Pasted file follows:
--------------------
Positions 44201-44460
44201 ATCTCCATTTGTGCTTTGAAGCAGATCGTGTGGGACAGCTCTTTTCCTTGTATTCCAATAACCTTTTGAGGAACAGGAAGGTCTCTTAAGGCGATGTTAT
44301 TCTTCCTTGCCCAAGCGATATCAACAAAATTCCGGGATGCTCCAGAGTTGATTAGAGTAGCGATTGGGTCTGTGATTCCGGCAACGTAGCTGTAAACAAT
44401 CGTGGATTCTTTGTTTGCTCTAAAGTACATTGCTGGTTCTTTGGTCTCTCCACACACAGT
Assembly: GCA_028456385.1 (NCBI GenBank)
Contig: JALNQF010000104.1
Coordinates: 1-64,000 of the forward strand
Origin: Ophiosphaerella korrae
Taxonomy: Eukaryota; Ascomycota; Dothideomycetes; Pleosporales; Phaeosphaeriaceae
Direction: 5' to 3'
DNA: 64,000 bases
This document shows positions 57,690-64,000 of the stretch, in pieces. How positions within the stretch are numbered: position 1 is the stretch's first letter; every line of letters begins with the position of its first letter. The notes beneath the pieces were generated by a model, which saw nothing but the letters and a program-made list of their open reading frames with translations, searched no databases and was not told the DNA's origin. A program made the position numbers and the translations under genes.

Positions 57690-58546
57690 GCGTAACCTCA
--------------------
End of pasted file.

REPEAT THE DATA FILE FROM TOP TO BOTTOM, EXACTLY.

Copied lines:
Positions 44201-44460
44201 ATCTCCATTTGTGCTTTGAAGCAGATCGTGTGGGACAGCTCTTTTCCTTGTATTCCAATAACCTTTTGAGGAACAGGAAGGTCTCTTAAGGCGATGTTAT
44301 TCTTCCTTGCCCAAGCGATATCAACAAAATTCCGGGATGCTCCAGAGTTGATTAGAGTAGCGATTGGGTCTGTGATTCCGGCAACGTAGCTGTAAACAAT
44401 CGTGGATTCTTTGTTTGCTCTAAAGTACATTGCTGGTTCTTTGGTCTCTCCACACACAGT
Assembly: GCA_028456385.1 (NCBI GenBank)
Contig: JALNQF010000104.1
Coordinates: 1-64,000 of the forward strand
Origin: Ophiosphaerella korrae
Taxonomy: Eukaryota; Ascomycota; Dothideomycetes; Pleosporales; Phaeosphaeriaceae
Direction: 5' to 3'
DNA: 64,000 bases
This document shows positions 57,690-64,000 of the stretch, in pieces. How positions within the stretch are numbered: position 1 is the stretch's first letter; every line of letters begins with the position of its first letter. The notes beneath the pieces were generated by a model, which saw nothing but the letters and a program-made list of their open reading frames with translations, searched no databases and was not told the DNA's origin. A program made the position numbers and the translations under genes.

Positions 57690-58546
57690 GCGTAACCTCA